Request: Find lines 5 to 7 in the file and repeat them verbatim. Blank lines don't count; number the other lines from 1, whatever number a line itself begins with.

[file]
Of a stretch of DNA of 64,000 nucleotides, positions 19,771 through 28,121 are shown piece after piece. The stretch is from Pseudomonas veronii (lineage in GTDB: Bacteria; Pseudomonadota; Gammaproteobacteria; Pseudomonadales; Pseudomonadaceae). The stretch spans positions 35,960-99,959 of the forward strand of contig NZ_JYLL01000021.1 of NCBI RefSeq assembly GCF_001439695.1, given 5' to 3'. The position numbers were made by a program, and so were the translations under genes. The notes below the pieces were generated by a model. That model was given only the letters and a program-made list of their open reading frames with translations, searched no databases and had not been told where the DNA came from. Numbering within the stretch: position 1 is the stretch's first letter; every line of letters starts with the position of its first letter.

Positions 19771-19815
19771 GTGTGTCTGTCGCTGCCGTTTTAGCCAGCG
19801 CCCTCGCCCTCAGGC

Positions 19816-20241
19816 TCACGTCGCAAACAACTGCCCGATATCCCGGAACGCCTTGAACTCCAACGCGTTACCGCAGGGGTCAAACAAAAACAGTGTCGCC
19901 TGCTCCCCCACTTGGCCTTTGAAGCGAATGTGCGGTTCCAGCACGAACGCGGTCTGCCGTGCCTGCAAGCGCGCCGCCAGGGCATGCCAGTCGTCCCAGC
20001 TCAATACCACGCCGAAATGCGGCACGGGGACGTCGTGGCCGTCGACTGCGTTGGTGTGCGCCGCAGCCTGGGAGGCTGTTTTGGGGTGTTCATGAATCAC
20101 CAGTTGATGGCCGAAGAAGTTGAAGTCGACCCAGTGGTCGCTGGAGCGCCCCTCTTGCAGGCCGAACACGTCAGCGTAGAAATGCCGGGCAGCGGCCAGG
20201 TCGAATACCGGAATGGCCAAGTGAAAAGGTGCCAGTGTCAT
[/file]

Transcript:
Positions 19816-20241
19816 TCACGTCGCAAACAACTGCCCGATATCCCGGAACGCCTTGAACTCCAACGCGTTACCGCAGGGGTCAAACAAAAACAGTGTCGCC
19901 TGCTCCCCCACTTGGCCTTTGAAGCGAATGTGCGGTTCCAGCACGAACGCGGTCTGCCGTGCCTGCAAGCGCGCCGCCAGGGCATGCCAGTCGTCCCAGC